Microsoft Wants To Make It Illegal To Buy From An Overseas Company That Uses Unauthorized Software
from the overreach-much dept
Microsoft’s latest strategy against overseas infringement (something the company used to admit helped its bottom line in the long run) is to run around lobbying various state governments to pass ridiculous and likely unconstitutional laws that put liability on the buyers of any products from an overseas company that uses unauthorized software.
The laws allow Microsoft to block the US company from selling the finished product in the state and compel them to pay damages for what the overseas supplier did.
You heard me right. If a company overseas uses a pirated version of Excel, let’s say, keeping track of how many parts it has shipped or whatever, and then sends some parts to General Motors or any large company to incorporate into the finished product, Microsoft can sue *not the overseas supplier* but General Motors, for unfair competition. So can the state’s Attorney General. I kid you not. For piracy that was done by someone else, overseas. The product could be T shirts. It doesn’t matter what it is, so long as it’s manufactured with contributions from an overseas supplier, like in China, who didn’t pay Microsoft for software that it uses somewhere in the business. It’s the US company that has to pay damages, not the overseas supplier.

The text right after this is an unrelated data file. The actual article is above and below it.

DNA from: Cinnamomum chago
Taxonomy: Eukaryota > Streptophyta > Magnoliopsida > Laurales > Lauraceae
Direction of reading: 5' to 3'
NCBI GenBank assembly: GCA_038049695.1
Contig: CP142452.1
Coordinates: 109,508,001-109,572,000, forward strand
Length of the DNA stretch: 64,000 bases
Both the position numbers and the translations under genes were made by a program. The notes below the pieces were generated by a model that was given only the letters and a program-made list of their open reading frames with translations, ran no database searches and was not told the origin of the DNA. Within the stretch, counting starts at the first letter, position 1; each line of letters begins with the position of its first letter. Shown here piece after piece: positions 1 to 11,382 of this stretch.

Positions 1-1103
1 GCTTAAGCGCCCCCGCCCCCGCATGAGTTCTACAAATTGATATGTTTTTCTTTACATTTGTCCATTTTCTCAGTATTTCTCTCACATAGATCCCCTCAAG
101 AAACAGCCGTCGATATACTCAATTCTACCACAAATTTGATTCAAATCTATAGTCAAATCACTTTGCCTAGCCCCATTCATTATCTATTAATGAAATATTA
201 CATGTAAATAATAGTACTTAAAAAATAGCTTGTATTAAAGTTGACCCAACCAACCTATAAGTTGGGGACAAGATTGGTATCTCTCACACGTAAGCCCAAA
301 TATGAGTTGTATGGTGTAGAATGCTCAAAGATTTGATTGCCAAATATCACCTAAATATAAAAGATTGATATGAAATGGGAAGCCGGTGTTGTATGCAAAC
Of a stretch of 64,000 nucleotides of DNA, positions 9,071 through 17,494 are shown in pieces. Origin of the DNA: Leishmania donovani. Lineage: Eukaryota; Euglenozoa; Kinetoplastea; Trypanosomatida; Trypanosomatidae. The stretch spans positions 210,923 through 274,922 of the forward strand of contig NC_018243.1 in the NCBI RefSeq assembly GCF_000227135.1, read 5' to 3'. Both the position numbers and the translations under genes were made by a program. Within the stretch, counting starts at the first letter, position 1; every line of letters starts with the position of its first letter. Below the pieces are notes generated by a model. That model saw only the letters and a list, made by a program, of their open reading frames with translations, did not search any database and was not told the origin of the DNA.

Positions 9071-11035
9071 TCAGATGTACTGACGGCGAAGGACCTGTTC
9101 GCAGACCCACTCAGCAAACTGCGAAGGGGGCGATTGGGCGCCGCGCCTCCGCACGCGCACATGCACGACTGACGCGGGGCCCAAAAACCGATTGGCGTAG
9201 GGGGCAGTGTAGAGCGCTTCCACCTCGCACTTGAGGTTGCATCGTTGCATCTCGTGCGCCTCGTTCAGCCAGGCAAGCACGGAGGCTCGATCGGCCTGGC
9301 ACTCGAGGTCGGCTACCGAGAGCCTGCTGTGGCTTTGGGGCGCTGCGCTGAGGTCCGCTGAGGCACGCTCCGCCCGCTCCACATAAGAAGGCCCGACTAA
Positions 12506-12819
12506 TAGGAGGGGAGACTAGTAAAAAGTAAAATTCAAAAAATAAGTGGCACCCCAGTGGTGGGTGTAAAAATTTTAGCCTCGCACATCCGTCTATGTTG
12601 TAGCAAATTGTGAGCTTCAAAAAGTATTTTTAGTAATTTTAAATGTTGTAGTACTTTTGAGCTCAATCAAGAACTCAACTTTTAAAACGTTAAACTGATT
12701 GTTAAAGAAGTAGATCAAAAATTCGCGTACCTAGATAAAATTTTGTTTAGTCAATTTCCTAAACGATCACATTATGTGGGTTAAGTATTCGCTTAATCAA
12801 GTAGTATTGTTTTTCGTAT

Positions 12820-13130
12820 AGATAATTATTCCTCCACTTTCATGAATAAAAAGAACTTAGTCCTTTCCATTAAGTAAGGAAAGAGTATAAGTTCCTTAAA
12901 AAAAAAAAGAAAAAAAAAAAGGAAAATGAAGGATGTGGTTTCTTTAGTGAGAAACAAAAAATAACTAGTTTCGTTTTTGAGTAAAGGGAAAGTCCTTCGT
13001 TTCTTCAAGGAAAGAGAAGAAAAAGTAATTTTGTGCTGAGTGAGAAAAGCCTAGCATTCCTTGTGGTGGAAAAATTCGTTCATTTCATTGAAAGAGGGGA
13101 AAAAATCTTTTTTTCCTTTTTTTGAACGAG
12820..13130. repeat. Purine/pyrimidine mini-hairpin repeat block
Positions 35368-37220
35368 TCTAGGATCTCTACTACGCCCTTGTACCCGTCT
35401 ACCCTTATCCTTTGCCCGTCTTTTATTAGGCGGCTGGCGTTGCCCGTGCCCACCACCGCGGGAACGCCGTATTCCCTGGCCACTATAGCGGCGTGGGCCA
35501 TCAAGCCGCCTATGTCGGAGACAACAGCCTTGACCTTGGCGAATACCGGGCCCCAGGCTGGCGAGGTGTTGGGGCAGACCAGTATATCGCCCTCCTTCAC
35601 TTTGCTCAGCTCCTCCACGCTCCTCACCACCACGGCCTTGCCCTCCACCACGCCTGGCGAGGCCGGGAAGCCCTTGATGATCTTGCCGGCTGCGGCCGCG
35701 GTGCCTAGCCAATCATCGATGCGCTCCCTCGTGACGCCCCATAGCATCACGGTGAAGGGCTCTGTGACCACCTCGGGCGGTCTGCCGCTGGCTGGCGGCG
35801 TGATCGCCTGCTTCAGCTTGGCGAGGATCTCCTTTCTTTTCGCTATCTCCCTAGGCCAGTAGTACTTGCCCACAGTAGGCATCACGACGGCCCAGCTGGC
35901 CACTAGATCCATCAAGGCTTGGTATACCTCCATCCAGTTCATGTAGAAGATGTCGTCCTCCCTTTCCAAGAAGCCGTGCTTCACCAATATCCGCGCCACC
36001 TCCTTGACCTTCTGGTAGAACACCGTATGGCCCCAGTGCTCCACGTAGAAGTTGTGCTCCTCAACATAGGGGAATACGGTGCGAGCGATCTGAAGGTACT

That seems like a pretty serious case of misplaced liability. However as Groklaw notes, Louisiana has already passed such a law, and it looks like Microsoft’s home state (of course) of Washington is passing a similar law.
Thankfully, many businesses are realizing the incredible liability this could put on them, and are speaking out against the bill:
Regardless, piracy is Microsoft?s problem to solve as it has been trying to do for several years. It is a problem akin to what retailers call “shrink,” or the loss of income from merchandise stolen either by outsiders or employees. Unfortunately, shrink is a painful cost of doing business. But retailers no more would seek Microsoft?s help with this problem than Microsoft should be asking retailers to help pay for solving its challenges with software piracy….
The bills under consideration are so sweeping in their scope they represent an invitation to a legal challenge on their constitutionality in light of federal copyright and trade authority. Even if this never became a U.S. constitutional debate, retailers are hardly capable of finding the means to assist Microsoft in becoming a worldwide police force to protect against software piracy.
This seems like a massive overreach by Microsoft, going even further than the entertainment industry’s attempts to get ISPs to act as their copyright cops. In this case, Microsoft is trying to get any US company to be required to act as copyright cops for overseas suppliers, or face huge fines.